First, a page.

The Roman Christian Church coined the connotation stoic for individuals who do not let their feeling take over.

3. The Epicurean school was established by Aristippus, another disciple of Socrates. Epicurus founded this school around 300 BC in Athens. He developed the pleasure ethic of Aristippus and adopted the “atom soul” theory of Democritus which says that after death the soul disperses in all directions.

The story goes that Epicureans lived in gardens (safe-harbors): a notice hanged at the entrance said: “Stranger, here you will live well. Here pleasure is the highest good

The dogma of the Epicureans was:

First, pleasurable results of an action is always counterbalanced with side effects that we need to mind of;

Second, short-term pleasurable results should be analyzed compared to the potential longer-term alternative pleasures if we control our actions;

Third, pleasure is appreciation of values in friendship, art, and self control in sensual tendencies.  Epicurus summed up his doctrine in 4 “medicinal” treatments: first, the gods are not to be feared; second, Death is nothing to worry about since when we die then we no longer exist; third, Good is easy to attain; and fourth, the fearful is easy to endure.

Epicurus advice was to learn to live in seclusion.  Epicureans had little concern for politics and community services.  The roman Church coined a bad connotation such as “Indulge in or enjoy the moment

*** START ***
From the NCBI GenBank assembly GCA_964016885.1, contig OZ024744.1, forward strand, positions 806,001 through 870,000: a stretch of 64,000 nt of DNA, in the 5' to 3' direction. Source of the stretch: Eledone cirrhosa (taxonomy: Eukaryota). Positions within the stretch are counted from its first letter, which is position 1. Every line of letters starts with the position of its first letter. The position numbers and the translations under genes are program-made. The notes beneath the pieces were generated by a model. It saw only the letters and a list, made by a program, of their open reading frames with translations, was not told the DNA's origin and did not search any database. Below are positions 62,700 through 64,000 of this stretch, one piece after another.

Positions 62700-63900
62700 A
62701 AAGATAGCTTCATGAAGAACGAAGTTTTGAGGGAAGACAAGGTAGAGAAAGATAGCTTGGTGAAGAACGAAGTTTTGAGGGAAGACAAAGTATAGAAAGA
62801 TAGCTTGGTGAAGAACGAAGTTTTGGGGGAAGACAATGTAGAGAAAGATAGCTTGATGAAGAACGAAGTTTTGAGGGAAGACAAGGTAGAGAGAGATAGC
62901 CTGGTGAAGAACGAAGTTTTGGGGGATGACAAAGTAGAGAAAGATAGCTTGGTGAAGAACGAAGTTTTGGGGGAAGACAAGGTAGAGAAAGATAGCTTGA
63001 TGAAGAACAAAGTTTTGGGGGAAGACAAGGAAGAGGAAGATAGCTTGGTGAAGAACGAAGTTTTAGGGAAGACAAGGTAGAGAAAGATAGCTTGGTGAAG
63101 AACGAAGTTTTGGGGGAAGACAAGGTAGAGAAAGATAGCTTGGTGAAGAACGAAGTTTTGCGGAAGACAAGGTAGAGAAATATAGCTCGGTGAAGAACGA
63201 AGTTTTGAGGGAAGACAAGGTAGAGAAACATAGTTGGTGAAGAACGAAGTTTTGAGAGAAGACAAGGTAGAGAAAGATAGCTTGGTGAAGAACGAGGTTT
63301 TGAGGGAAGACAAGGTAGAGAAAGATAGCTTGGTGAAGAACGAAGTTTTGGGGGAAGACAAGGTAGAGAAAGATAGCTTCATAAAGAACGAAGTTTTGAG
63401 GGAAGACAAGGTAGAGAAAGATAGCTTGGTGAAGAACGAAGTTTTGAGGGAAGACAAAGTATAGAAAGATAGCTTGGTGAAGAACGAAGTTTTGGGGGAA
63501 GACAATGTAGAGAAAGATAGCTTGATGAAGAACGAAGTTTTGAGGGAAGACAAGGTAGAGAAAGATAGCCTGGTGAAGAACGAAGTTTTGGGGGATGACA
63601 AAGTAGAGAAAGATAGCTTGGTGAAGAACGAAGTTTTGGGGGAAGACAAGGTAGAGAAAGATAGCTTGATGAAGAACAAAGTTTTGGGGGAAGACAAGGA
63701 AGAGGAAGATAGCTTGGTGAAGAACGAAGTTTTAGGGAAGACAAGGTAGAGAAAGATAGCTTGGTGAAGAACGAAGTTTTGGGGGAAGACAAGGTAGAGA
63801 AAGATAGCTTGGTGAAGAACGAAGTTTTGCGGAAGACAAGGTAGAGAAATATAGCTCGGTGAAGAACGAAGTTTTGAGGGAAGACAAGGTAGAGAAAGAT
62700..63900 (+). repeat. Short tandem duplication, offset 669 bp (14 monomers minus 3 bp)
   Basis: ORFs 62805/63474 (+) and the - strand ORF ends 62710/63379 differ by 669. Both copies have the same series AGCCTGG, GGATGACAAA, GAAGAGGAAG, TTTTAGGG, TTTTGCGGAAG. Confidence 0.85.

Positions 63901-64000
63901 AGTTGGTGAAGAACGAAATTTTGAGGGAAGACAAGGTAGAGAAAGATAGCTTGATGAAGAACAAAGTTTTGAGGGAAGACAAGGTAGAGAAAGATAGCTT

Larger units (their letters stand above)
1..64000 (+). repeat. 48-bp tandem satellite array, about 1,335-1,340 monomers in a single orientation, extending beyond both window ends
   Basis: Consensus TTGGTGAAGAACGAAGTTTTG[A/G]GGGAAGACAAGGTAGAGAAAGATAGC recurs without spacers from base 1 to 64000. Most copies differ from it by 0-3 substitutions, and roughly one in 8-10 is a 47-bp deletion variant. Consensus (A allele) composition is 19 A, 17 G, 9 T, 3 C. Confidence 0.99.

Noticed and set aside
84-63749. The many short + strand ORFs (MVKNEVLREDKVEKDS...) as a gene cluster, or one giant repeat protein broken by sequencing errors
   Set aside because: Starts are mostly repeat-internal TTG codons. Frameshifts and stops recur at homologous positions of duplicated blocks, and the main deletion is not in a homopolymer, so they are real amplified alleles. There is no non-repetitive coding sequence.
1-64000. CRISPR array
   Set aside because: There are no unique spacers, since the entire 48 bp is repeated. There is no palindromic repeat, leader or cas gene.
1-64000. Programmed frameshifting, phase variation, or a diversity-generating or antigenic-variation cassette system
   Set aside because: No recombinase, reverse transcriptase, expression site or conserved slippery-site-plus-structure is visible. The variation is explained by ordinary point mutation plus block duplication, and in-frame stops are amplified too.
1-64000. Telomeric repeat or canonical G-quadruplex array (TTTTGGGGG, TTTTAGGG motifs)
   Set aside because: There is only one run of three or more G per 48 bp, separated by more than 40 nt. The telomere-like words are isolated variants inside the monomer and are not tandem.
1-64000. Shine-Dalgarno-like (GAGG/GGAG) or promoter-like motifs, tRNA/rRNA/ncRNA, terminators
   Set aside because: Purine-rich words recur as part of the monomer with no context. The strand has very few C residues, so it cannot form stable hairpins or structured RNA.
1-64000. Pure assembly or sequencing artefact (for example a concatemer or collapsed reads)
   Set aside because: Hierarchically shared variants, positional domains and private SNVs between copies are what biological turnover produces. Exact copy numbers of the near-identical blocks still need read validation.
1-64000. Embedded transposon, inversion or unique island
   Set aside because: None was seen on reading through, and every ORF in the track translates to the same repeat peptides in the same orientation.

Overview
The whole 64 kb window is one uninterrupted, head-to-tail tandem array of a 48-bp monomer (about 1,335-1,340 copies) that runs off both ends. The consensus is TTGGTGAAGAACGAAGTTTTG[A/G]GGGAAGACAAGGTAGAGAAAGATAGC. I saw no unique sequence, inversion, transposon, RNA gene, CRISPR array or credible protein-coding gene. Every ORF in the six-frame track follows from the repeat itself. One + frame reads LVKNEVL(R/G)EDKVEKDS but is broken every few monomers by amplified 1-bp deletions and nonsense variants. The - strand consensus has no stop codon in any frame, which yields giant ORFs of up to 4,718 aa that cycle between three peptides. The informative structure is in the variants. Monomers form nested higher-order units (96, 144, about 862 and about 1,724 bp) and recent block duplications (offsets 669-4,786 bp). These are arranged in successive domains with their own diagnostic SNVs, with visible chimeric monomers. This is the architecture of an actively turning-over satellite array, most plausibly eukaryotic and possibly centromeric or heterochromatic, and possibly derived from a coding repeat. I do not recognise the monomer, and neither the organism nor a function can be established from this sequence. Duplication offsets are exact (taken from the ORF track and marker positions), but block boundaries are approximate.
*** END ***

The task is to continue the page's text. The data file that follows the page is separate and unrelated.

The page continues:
4. The Neo-Platonist school was founded by Plotinus (205-270 BC) and he was from the Near East and studied in Alexandria and settled in Rome.  Plotinus doctrine was influenced by Plato.

The world span two poles:

The One that constantly shines and the World that does not receive the light.  The immortal soul (concept of salvation) is the world of ideas that is illuminated by the One (or God), it is “a spark from the fire”.  The material world has no real existence until the light reaches it. Plotinus experienced mystical moments of fusion with the world of spirit.

The Roman Christian Church had a hard struggle with this powerfully competing school of Neo-Platonism and ended up adopting most of its concepts.

I came back from the dead for you (July 8, 2009)

I read a couple of days ago a French novel “What after” by Guillaume Musso.  The setting is invariably in the USA, more specifically in New York City, and four hours drive from the center; excluding a plane flight to San Diego.  It is about the existence of  living “messengers” who have the gift or the plight of forecasting the near death of people they encounter.

These messengers can see white aura “aureole” surrounding the head of the next victims of random killings, accidents, suicides, or incurable illnesses.  Nathan is the hero; he got through a near death experience at the age of eight; he was given a choice to resume living and decided reluctantly to accept the invitation:  He saw the love of his life suffering from terminal illness in the future, and she needed his presence to sooth the passage in her last hours among the living.